How to Pay Off Credit Card Debt

Ideas to help you pay down your credit cards as quickly as possible.

10 Tips for Paying Off Credit Card Debt

Ready to pay off your credit card debt? It’s easy to feel stuck when you’re struggling to make minimum payments and frustrated with how far your financial goals seem to be. However, no matter how bad you think your situation is, there’s a way out that will work for you. Here are 10 practical ways you can quickly tackle your maxed out cards and take your first real steps towards getting out of debt.

A woman sets financial goals while viewing her laptop screen

1. Set a Goal
Start by Setting a Goal You Can Achieve

It’s important to set realistic goals for yourself, especially when they’re about paying off high interest credit cards or other types of consumer debt (overdrafts, lines of credit, vehicle loans, etc.).

While it’s easy to quickly run up balances, it takes time and self-discipline to pay them off. Watch how you’re doing regularly to stay on track and motivated. Make your financial goals S.M.A.R.T. (Specific, Measurable, Attainable, Relevant, and Timely) to keep sight of what you’re aiming for.

Knowing where you want to end up will make it much easier to figure out what you can do to get there. If you ever feel stuck, one of our certified counsellors would be happy to help.

 

2. Put Your Credit Cards on Ice
Yes, We Mean That Literally

This might be hard to hear, but the best way to get out of credit card debt is to stop using credit cards. That means taking them out of your wallet so you’re not tempted to swipe them.

Freeze all of your credit cards in a bucket of ice until you’ve completely paid off your outstanding balances (yes, we mean that literally). Paying for your purchases with cash instead of credit will help you separate your needs from wants, remain conscious about your spending, and make you think twice before spending money.

Once your debt is gone, only thaw out one of your cards. You might find that one is more than enough for all of your needs.

A credit card frozen in a block of ice
A woman calculates her credit card debts, loan debt and mortage payments using a calculator.

3. Prioritize Your Debts
Credit Cards, Loans, Mortgages, etc.

Make a complete list of all your debts (outstanding balances, interest rates, and charges) and list them in order of importance. Mortgage and vehicle payments are at the top of most lists because they provide your shelter and transportation for getting to and from your job.

What’s more or less important will be different for everyone. Many people want to get rid of their highest interest rate debts first, and others have specific debts like payday loans that they want to cross out as soon as possible. Figure out what’s more important to you to decide the order for paying off your debts. The goal is to have a payment strategy that fits your financial needs while also keeping you motivated to pay off your debts one by one.

4. Trim Your Expenses
Free Up Some Cash to Pay Debt Faster

Speed up your debt repayment and get out of debt fast by reviewing your monthly expenses and looking for ways to cut your costs.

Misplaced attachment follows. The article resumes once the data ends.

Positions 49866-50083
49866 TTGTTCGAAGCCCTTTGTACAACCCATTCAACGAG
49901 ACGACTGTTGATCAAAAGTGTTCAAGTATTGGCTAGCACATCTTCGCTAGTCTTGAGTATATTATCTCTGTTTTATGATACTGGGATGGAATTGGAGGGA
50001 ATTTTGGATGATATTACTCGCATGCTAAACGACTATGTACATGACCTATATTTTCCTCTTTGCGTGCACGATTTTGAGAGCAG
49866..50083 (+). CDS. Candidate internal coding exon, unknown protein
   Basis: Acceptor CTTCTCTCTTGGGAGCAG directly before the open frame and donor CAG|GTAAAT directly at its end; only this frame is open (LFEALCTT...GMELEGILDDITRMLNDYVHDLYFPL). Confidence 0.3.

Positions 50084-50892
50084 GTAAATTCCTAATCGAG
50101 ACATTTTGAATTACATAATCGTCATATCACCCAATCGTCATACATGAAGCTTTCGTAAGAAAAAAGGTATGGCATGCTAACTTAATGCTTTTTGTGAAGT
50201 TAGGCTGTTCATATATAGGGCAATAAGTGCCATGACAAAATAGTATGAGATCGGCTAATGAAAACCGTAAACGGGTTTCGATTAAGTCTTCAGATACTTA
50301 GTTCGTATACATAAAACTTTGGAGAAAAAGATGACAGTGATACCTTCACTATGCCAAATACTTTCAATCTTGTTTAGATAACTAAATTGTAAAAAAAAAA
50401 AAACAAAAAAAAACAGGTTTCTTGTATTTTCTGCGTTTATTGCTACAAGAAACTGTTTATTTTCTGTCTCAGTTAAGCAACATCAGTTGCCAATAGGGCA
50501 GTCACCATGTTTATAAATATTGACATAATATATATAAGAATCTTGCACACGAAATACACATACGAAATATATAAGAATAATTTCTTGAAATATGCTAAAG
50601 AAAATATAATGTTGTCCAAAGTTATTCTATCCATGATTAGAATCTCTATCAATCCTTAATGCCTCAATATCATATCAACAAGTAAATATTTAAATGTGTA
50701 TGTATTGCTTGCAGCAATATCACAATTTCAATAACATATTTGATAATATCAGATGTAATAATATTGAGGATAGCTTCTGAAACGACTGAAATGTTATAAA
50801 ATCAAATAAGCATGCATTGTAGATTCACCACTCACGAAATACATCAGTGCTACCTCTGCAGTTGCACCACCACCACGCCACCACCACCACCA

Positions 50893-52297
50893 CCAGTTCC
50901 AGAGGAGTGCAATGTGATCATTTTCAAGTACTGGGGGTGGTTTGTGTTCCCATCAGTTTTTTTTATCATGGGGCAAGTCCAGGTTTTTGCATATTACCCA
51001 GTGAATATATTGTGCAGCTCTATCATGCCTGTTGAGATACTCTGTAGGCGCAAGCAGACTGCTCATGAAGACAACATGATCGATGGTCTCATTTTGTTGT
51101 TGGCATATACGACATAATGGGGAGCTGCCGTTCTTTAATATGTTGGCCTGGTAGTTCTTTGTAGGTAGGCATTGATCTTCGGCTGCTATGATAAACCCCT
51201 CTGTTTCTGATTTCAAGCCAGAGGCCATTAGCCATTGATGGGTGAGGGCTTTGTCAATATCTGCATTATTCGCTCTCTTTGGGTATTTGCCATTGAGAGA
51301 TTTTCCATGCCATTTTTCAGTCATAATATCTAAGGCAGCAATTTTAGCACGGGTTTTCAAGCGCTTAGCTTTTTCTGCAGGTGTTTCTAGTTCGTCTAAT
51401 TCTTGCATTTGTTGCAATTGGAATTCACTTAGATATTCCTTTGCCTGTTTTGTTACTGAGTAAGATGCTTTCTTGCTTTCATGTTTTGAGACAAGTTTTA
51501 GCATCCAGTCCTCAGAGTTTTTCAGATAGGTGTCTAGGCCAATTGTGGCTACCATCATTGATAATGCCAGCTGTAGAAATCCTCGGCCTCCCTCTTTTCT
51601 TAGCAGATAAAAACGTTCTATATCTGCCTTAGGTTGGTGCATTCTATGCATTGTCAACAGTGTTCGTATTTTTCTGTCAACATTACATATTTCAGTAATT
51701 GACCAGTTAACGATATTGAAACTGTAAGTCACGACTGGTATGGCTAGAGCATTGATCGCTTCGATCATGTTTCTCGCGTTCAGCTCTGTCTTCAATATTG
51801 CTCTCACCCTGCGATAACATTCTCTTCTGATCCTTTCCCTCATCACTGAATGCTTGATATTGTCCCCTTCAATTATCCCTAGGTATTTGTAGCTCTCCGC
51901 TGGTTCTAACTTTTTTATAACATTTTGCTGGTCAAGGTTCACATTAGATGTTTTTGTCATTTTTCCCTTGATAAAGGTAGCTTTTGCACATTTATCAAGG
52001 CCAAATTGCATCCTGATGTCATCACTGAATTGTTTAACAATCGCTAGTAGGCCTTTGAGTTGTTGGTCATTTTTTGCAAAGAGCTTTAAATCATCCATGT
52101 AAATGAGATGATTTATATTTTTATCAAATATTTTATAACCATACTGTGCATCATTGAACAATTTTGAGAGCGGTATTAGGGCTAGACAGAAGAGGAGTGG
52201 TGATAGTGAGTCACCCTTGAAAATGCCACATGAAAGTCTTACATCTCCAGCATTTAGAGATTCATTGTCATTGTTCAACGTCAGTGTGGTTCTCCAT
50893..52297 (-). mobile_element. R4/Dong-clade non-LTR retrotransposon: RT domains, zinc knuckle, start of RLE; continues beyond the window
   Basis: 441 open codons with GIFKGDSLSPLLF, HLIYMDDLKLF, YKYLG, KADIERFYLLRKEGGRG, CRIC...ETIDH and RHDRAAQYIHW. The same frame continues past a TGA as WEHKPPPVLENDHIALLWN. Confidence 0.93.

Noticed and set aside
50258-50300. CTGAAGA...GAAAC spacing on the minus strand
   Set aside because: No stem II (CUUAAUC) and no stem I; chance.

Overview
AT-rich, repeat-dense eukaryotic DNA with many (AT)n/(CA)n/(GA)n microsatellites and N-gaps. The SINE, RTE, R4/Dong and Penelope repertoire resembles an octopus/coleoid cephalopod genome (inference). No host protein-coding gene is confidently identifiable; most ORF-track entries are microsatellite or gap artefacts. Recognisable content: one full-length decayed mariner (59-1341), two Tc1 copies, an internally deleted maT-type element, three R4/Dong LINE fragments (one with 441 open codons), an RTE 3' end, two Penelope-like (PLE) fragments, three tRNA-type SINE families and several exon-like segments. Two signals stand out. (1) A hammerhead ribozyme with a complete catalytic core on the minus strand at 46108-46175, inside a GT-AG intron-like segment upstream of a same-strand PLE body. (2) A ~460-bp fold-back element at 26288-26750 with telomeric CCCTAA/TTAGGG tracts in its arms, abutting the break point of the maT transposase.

Start by tracking your spending for the next two weeks to find out where exactly your money is going (one month is even better). You might be surprised to learn that making your morning coffee instead of buying a $3 specialty drink will save you over $1,000 a year!

Check your spending to see if you can find more ways to save some money. Every little bit will help you get closer to a life free from credit card debt.

A man views his expenses to look for ways to save money

If you’d like more ways to save on expenses, we have tons of ideas on our educational website, MyMoneyCoach.ca. Here are some great resources:

Struggling with credit card debt?

Get help from an expert.

Trying to pay off your credit card debt can feel overwhelming, but you don’t have to do it alone. One of our professional credit counsellors would be happy to review your finances with you, work with you on making a solid budget for successfully repaying your debt, or work you on special debt repayment solutions if they fit your situation. Speaking with our certified counsellors is always free and confidential. 

5. Make a Spending Plan
A Monthly Plan Helps You Avoid More Debt

To learn how to get out of debt and to stop borrowing from your credit cards again and again, create a monthly spending plan for your money. This will let you live within your means rather than above your income, which is where credit card debt comes from. It will also make it clear when you can expect to be debt-free – so long as you stick to the plan.

Want help making a plan? We’ve got an interactive budget calculator spreadsheet that will guide you through the process and make the idea of budgeting way less painful. This will help you stay within your budget and maximize your ability to pay down your debts. We also have lots of other budgeting resources if you prefer different ways of budgeting.

I highly recommend the Credit Counselling Society!

I was hesitant to make this call as I already felt ashamed about my financial situation. I was pleasantly surprised by how understanding and helpful both staff members were that I spoke with. The counselor, CCS gave me great advice and a personalized program to move forward. I highly recommend them!

April

April, a client of the Credit Counselling Society
A couple reviews their credit card statements

6. Use the Avalanche Method
A Popular Way to Get Out of Credit Card Debt

Many people have found that the Avalanche Method was the best way for them to get out of credit card debt.

Here’s how it works. After paying debts that are on fixed monthly payments (mortgages, vehicle loans, and term loans), make the minimum payments on your credit cards with the lowest interest rates and maximize your payments on the credit cards with the highest interest rates. Once a debt is paid, use this extra money to pay down the credit card with next highest interest rate.

The Avalanche Method will save you money and help you pay down all of your debts faster.